Capping off a day in New Hampshire by campaigning at Dartmouth Wednesday night, Bill Clinton pitched his wife, Hillary Clinton, as the most accomplished agent of positive change in the 2016 presidential race.
After speaking Wednesday night in Alumni Hall in the Hopkins Center for the Arts, former president Bill Clinton greets students and other members of the community. (Photo by Eli Burakian ’00)
“If you support Hillary you’ll get somebody who can find common ground and who can stand her ground. … Just look at the 11-hour Benghazi hearing if you want to see what I mean,” said the former president to applause.
He said Hillary Clinton has a comprehensive economic plan, that as former secretary of state she has broad national security and foreign policy credentials, and that she would work to bring Americans together and end the rancor and divisiveness in the country today.
“We need a grown-up in the room,” Clinton said, stirring more applause from the Dartmouth students and members of the public who filled Alumni Hall in the Hopkins Center for the Arts.
The campaign event, which was not sponsored by the College, drew a crowd of some 700 people, with several hundred of those watching on video from the Hanover Inn ballroom.
Clinton: U.S. Must Move Beyond the Politics of Anger
Dartmouth and the 2016 Presidential Election
Chris Christie Tells Hanover Crowd He’ll Rock the Debate
Kasich Stumps at Dartmouth in Cable News Candidate Series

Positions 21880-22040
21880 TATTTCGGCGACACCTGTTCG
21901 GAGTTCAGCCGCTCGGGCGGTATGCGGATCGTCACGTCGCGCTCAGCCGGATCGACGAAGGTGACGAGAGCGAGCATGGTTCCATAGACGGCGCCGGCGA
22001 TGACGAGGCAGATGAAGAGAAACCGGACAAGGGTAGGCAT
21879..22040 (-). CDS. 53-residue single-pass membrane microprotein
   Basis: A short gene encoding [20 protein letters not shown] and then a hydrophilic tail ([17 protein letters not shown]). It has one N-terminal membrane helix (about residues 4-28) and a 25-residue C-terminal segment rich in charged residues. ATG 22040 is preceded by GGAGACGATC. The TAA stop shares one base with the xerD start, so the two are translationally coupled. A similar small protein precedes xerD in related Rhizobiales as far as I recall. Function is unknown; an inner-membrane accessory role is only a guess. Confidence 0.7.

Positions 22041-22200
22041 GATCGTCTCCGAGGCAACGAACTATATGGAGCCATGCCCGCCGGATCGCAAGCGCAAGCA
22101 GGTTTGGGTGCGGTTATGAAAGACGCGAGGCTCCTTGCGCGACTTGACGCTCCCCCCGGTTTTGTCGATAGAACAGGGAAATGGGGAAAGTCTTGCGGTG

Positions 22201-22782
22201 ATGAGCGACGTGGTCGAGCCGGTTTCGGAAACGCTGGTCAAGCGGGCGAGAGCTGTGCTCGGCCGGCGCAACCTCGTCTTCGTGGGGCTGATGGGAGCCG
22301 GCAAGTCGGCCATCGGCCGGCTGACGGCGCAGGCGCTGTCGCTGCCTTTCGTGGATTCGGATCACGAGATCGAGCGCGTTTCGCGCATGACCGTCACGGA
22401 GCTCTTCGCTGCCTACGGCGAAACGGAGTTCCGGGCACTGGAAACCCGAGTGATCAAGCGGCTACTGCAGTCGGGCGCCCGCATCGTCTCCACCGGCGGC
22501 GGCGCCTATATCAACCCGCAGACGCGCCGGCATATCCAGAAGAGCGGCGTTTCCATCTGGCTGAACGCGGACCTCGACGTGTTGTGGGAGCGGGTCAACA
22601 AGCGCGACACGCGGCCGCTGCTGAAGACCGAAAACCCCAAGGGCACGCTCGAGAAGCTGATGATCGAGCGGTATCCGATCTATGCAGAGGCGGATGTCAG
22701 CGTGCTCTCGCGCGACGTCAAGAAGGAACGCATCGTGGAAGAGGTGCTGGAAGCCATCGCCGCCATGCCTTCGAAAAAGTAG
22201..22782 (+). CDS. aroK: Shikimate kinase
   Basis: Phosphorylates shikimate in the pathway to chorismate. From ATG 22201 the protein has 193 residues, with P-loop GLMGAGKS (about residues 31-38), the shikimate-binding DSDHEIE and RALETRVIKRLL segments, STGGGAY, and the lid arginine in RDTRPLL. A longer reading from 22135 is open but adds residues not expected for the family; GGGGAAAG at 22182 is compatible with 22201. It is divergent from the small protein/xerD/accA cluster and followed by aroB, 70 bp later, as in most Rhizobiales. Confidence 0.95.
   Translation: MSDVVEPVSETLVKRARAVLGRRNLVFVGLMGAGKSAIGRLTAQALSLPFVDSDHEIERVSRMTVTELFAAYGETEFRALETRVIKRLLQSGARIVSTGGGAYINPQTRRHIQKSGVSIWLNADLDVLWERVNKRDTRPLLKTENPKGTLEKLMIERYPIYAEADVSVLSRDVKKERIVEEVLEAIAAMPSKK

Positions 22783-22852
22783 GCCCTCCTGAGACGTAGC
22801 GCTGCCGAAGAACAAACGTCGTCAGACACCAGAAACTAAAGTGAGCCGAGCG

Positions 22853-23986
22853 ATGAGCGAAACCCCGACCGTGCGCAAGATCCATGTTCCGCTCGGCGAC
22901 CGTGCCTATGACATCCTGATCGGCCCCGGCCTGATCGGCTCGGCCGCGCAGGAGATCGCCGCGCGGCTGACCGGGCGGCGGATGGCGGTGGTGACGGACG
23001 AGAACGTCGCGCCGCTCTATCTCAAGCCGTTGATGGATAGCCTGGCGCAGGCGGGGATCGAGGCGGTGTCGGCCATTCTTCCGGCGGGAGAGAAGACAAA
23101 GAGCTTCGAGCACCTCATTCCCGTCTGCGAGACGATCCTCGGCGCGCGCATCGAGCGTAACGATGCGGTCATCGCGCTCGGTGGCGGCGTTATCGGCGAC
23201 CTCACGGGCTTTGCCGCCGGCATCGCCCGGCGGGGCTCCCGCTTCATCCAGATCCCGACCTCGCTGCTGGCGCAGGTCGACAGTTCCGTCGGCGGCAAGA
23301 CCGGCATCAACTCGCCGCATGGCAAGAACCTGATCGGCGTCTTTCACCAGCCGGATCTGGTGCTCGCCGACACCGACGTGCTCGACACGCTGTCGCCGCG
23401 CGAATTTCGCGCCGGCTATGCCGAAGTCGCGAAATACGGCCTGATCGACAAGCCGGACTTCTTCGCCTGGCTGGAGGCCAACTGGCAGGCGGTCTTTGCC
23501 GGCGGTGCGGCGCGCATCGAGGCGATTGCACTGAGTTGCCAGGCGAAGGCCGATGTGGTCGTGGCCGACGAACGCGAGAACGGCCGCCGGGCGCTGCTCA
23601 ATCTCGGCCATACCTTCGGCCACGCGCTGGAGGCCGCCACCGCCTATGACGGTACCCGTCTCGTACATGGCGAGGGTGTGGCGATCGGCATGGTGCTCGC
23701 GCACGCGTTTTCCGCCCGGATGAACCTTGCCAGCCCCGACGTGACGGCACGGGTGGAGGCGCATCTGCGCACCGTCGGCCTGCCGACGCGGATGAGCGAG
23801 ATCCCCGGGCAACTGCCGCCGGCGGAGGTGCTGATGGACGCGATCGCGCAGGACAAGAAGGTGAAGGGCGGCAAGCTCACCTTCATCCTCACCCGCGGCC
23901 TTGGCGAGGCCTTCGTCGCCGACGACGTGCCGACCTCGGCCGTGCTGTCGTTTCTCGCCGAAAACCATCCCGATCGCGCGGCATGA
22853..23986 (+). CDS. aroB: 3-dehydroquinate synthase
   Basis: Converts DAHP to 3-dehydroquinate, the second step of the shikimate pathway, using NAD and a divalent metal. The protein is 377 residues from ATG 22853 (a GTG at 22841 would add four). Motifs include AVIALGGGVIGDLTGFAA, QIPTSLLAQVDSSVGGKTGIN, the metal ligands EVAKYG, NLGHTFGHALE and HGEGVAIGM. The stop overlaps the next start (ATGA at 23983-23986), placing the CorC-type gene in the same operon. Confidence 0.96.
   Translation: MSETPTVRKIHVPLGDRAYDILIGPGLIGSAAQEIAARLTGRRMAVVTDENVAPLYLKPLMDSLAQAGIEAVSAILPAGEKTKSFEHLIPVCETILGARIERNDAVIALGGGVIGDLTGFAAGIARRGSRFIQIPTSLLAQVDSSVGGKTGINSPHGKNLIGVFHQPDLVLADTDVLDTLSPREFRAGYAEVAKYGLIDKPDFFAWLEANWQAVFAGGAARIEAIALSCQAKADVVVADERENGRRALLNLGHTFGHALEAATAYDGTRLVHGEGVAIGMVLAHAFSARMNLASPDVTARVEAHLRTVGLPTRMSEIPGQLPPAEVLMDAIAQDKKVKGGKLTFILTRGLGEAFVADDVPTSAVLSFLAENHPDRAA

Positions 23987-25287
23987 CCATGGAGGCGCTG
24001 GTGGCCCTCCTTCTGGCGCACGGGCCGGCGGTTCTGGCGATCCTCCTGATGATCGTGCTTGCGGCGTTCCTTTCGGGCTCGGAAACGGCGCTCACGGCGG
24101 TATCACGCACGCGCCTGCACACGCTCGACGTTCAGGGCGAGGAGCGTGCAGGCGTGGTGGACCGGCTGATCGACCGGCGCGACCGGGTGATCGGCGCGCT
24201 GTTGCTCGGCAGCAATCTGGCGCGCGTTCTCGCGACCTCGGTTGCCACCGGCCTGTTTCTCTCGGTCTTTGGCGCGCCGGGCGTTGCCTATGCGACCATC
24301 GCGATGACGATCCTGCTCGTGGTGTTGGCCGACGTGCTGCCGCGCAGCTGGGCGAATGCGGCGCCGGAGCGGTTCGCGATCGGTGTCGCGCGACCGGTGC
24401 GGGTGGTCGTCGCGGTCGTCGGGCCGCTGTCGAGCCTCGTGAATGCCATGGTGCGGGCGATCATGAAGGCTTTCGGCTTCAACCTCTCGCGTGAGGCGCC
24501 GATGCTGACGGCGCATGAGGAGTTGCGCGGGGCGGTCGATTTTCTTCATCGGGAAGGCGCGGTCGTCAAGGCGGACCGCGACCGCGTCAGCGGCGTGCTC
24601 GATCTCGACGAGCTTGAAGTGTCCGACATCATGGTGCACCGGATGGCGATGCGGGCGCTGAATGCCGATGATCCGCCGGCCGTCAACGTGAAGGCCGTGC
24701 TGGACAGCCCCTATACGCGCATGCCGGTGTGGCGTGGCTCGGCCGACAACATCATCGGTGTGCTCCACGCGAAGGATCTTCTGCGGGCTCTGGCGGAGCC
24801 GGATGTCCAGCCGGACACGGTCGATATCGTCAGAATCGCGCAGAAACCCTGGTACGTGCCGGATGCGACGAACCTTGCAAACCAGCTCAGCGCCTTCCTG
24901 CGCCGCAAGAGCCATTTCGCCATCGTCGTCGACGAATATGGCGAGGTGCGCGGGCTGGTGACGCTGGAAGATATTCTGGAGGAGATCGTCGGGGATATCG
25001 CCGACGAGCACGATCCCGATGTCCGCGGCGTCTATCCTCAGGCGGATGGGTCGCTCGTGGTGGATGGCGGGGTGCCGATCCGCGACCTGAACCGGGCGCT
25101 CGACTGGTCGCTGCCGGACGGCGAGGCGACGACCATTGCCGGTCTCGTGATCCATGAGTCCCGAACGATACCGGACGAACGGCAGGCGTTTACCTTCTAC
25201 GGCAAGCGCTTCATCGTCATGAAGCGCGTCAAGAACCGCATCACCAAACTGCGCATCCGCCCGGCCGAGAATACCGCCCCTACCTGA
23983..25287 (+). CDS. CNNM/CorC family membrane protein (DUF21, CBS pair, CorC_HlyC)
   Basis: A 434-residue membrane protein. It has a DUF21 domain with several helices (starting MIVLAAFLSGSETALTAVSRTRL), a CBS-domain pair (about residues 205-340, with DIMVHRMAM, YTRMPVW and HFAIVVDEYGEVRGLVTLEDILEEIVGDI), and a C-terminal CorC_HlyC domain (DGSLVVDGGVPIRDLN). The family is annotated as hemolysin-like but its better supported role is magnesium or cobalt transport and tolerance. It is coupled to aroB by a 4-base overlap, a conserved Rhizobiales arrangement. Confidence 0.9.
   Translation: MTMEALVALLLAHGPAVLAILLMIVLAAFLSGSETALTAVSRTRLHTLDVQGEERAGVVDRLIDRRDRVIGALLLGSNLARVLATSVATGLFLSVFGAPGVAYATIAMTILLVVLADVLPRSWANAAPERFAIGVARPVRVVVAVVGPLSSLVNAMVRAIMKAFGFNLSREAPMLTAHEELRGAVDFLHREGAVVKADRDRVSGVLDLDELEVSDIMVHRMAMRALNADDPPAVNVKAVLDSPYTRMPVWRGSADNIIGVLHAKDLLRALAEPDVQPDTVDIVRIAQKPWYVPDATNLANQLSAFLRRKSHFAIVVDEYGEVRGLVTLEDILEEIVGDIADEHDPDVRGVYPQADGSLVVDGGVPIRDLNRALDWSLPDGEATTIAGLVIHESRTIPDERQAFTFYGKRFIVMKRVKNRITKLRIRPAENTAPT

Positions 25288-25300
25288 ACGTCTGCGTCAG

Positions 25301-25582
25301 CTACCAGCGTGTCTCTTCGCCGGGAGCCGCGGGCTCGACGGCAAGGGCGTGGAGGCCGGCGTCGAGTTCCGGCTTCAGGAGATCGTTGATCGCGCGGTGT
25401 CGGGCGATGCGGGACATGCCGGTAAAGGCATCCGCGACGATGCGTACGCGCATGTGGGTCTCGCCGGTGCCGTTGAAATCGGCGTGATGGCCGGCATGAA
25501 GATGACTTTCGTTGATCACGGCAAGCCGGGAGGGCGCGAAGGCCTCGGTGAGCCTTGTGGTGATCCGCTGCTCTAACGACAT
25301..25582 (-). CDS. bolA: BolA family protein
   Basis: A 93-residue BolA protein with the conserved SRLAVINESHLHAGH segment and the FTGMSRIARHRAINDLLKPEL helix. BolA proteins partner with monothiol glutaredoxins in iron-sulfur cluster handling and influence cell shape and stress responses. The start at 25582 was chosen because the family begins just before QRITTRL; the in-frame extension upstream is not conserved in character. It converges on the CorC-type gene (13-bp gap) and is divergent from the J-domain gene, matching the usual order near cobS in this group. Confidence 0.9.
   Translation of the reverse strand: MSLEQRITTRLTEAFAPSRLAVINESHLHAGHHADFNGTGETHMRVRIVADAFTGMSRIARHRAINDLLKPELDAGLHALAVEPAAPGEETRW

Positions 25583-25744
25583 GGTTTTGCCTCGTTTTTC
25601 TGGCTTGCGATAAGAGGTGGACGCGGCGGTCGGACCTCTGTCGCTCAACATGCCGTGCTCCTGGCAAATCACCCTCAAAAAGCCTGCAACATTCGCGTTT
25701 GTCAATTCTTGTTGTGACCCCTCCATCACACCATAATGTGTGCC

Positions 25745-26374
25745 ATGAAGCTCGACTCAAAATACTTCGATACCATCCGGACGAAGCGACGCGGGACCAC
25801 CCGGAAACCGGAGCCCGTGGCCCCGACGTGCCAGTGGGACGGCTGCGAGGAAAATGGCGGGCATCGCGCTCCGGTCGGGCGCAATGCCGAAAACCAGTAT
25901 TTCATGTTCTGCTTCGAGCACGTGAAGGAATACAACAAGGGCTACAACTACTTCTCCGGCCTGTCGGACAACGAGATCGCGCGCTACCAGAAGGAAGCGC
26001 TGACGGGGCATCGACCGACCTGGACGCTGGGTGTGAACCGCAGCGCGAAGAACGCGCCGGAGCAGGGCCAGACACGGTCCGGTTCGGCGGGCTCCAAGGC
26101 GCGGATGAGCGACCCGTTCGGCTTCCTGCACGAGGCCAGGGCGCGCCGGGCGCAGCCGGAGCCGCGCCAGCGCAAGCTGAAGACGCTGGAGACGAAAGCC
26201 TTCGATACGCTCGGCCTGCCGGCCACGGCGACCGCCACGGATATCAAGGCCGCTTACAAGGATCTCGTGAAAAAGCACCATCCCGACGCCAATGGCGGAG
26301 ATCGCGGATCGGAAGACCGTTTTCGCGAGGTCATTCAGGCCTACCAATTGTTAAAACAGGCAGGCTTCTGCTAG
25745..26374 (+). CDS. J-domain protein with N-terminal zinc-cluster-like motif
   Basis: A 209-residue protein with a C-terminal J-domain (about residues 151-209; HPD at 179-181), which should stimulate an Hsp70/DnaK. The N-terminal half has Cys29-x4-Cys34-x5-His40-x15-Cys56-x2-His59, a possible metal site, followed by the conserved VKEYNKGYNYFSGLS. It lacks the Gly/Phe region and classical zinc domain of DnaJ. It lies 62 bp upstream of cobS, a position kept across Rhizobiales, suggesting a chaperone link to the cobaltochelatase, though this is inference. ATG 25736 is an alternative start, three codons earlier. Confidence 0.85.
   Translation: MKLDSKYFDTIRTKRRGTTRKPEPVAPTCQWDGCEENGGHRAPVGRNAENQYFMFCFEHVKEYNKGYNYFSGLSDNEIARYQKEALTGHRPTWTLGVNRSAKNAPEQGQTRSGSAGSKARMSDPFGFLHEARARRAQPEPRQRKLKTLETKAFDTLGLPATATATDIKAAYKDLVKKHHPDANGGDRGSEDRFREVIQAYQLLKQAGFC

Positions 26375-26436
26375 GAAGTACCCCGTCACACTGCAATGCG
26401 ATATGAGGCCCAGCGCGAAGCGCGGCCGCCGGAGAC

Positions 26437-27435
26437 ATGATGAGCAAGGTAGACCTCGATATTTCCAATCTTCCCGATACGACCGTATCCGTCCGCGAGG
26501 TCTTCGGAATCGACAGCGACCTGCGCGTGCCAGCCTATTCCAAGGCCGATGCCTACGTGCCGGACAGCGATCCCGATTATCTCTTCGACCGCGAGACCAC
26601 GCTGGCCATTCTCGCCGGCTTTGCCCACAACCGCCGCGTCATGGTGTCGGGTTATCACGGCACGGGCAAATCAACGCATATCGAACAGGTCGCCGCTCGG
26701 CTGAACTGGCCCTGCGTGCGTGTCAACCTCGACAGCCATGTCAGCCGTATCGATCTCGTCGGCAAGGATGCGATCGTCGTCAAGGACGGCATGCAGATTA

Clinton spoke at events at Keene State College and in Claremont before the evening appearance at Dartmouth. The Clintons’ daughter, Chelsea, also made appearances in the first-in-the-nation primary state this week, where some polls show Vermont Sen. Bernie Sanders pulling ahead of Clinton in the Democratic presidential race. Sanders is scheduled to speak at a Dartmouth town hall event today.
A white-haired Clinton spoke for more than an hour Wednesday and afterward worked a rope line, shaking hands, posing for selfies, and signing autographs for 20 minutes before leaving the building.
Clinton spoke without notes, running through his wife’s lifetime of public service, from her work as secretary of state to patch up faltering peace talks in Northern Ireland, to her undercover work with the Children’s Defense Fund right out of law school. The Children’s Defense Fund sent her to Alabama, where she posed as a mother searching for a “white school,” he said. The sting operation was designed to expose a system of private academies that had cropped up in Alabama and across the South to circumvent federal desegregation orders.
“It took a lot of guts to go into Dothan, Alabama, alone in 1972,” Clinton said.
Charlotte Blatt ’18, vice president of the College Democrats, and a volunteer with the organization Dartmouth for Hillary, said she had met the candidate and gotten a picture with her when she spoke on campus in November.
“It is so wonderful to interact with the candidate you plan to vote for,” Blatt said. “A big part of why I chose to come to Dartmouth was to have access to New Hampshire primary politics.”
Caroline Lauer ’18 was lingering by the rope line after the former president had moved on when a Clinton aide walked over to her with a sheet of notebook paper.
“I was doing some ‘Math 13’ homework before this whole thing started. I saw people handing President Clinton things to sign, so I gave him my math homework,” Lauer said. “It’s cool, because he’s signing my homework, but I also really need my homework back now.”